The office of Jon Huntsman as the new U.S. ambassador to Russia is designed to kill two birds with one stone for Donald Trump’s government, believe Russian policy experts. Besides distancing himself from the charges of alleged ties to Russia that have rocked Trump’s entourage since he was solemnly affirmed into office, the appointment sends a number of signals to the Kremlin. Furthermore, it is planned to demonstrate a certain vision for bilateral relations to Russian leaders.
Talented power games
“Being a former ambassador to China, Huntsman comprehends how to do business with great powers, and this is a very important signal. It commons the Trump administration does not intend to democratize or adjust Russia in any other way to clothes its short-term interests,” said Dmitry Suslov, a professor at the Higher Public school of Economics and program director at the Valdai Discussion Club.
If this assumption is decent, Russians are likely to view Huntsman as a stark contrast to Michael McFaul, a departed U.S. ambassador to Russia (2012-2014) and expert in the promotion of democracy who was largely disliked in the country for his policy positions and approach to diplomacy.
“Huntsman has a separate approach a priori. He sees Russia as a foreign power with a divergent political culture,” said Suslov.
By putting a former U.S. ambassador to China in Moscow, the designation may also indicate a willingness by Washington to engage with Russia on a add up of issues relating to Asia, a region in which U.S.-Russia interaction has been nearly nonexistent even though both countries previously announced “depend to Asia” programs.
“Despite the fact that both countries had heralded a willingness to refocus their foreign policy courses to Asia years ago, a Russia-U.S. talk on matters of the Asia-Pacific region has not been formed. Huntsman’s appointment spread outs up the possibility to set a full-fledged Russian-American agenda in the Asia-Pacific region,” said Suslov.
In totalling to Huntsman’s presumed ability to manage the dynamics of great power public affairs, his appointment is designed to shield Trump from further criticism domestically, say some adepts.
Huntsman’s Russia ties
“It’s difficult to accuse Huntsman of having pities towards Russia of any kind,” said Maxim Suchkov, an expert at the Russian Intercontinental Affairs Council and a columnist for Al-Monitor’s Russia Pulse.
Among other applicants who might have been considered for the post, Huntsman is the most bulwarked from accusations of holding pro-Russian sentiments. “Huntsman’s appointment devise not raise questions about alleged pro-Russian views, as could be suffering with happened if Dana Rohrabacher had been appointed,” said Suslov, referring to a U.S. Congressman who is an specific critic of the Obama administration’s approach to Russia.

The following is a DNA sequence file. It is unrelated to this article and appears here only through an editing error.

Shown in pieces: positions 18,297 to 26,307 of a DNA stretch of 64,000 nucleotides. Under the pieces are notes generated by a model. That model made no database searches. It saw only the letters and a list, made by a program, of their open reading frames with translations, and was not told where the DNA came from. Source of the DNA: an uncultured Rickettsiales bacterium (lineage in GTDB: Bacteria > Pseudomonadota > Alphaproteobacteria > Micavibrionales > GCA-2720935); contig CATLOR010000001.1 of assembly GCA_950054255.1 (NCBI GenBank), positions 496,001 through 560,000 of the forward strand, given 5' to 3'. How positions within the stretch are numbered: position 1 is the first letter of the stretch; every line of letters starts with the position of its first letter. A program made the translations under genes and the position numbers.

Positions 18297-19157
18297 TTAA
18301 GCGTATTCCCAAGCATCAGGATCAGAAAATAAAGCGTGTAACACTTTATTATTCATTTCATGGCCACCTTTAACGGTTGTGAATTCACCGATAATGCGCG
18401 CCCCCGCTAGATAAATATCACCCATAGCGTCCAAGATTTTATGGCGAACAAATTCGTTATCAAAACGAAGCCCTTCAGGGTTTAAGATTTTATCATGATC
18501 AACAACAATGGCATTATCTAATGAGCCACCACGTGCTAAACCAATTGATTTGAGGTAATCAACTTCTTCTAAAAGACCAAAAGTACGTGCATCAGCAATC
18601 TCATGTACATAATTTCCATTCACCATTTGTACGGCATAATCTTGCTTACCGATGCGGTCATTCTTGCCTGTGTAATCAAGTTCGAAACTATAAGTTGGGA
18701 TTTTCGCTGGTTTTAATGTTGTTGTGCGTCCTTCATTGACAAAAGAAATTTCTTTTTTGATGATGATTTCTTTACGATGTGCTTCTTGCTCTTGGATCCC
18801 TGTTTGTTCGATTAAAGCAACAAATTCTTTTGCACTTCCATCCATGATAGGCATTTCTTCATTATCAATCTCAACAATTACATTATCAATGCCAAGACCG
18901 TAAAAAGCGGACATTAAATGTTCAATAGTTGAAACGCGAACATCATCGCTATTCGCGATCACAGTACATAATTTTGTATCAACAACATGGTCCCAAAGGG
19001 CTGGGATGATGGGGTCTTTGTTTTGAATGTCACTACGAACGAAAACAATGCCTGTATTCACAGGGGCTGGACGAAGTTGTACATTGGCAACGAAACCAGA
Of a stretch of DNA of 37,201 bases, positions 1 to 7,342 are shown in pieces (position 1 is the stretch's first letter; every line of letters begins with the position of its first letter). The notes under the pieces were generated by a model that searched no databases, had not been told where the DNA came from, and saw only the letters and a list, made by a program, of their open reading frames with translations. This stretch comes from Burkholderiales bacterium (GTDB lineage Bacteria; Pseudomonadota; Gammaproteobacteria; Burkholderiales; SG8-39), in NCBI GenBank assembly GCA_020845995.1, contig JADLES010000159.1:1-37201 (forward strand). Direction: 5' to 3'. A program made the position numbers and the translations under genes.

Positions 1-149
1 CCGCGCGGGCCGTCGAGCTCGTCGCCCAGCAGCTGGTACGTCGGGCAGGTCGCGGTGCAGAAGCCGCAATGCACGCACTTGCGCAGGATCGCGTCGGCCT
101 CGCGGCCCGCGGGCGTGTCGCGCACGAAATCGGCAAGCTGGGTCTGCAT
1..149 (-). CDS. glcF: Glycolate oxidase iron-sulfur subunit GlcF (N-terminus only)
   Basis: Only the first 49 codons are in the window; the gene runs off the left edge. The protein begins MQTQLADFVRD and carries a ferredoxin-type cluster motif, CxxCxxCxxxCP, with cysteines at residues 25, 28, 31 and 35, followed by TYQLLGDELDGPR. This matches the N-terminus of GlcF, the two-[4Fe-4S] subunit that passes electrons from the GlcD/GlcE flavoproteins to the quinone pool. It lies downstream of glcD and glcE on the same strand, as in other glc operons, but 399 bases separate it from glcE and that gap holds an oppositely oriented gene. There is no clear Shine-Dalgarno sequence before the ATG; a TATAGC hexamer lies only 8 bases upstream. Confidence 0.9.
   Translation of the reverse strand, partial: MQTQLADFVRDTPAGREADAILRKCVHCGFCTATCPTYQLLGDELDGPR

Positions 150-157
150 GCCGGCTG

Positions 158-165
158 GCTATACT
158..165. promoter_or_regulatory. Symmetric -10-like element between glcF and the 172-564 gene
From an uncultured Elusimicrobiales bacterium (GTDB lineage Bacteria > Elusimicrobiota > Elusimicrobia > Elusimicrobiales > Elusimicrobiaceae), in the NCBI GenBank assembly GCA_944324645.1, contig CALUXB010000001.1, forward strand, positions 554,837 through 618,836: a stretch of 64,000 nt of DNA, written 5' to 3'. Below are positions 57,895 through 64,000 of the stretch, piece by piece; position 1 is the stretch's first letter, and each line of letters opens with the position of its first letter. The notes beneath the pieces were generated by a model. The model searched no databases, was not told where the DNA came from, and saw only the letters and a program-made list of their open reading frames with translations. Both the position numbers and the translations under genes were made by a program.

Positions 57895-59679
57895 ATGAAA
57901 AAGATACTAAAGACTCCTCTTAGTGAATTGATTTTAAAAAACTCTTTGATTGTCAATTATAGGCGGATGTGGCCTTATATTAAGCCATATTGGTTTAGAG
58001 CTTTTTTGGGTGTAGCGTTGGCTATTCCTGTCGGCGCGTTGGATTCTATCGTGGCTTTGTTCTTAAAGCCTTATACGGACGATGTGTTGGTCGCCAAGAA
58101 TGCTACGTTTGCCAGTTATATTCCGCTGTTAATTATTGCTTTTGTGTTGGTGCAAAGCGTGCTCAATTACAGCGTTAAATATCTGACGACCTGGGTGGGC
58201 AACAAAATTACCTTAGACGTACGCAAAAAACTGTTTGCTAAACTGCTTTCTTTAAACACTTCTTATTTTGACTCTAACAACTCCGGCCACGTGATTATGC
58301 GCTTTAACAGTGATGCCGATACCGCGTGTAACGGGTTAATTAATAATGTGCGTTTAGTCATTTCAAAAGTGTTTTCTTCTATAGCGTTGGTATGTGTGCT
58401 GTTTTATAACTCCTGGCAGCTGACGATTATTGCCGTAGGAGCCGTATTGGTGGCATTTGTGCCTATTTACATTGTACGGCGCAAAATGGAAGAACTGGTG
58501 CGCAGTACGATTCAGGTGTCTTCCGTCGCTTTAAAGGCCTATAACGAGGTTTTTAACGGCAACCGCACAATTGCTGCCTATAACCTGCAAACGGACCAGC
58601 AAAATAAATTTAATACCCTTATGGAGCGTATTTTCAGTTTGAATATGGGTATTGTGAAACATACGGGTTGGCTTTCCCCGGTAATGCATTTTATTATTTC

Rohrabacher’s vision for U.S.-Russia connections lines up with the one Trump has been drawing up thus far. Nevertheless, Trump has attacked to be careful not to provide his political opponents with further opportunities to accuse him of being shape on Russia’s Vladimir Putin.
Even though Huntsman’s family affair owns Huntsman-NMG, a closed join-stock company based in Russia with limbs in five cities – including in Moscow – Huntsman is believed to have shunned conflicts of interest since assuming public office.
“The company [Huntsman-NMG] has direct in Russia since 2007. Besides, its Russian partner’s shares were pay off out in 2012. This allows us to conclude that the company [its Russia sprig] is successful. Otherwise, it would have left the market or limited its counter-intelligence agents to selling goods produced in other counties,” said Dmitry Baranov, a best expert at the Finam Management company.
Baranov believes that control a business in Russia is nothing unusual for a U.S.-based company. “This is not the but U.S. company that operates in Russia. There are tens if not thousands of those. It is a workaday practice that favorably affects the development of the entire industry, augments competition, and expands the range of goods that consumers can purchase,” express Baranov.
Thus far, Huntsman’s family business has not been depicted as an disseminate that would prevent him from accepting the nomination for ambassador to Russia. The nomination, no matter how, is subject to U.S. Senate approval, and the issue of the family business in Russia may familiarly surface during confirmation hearings.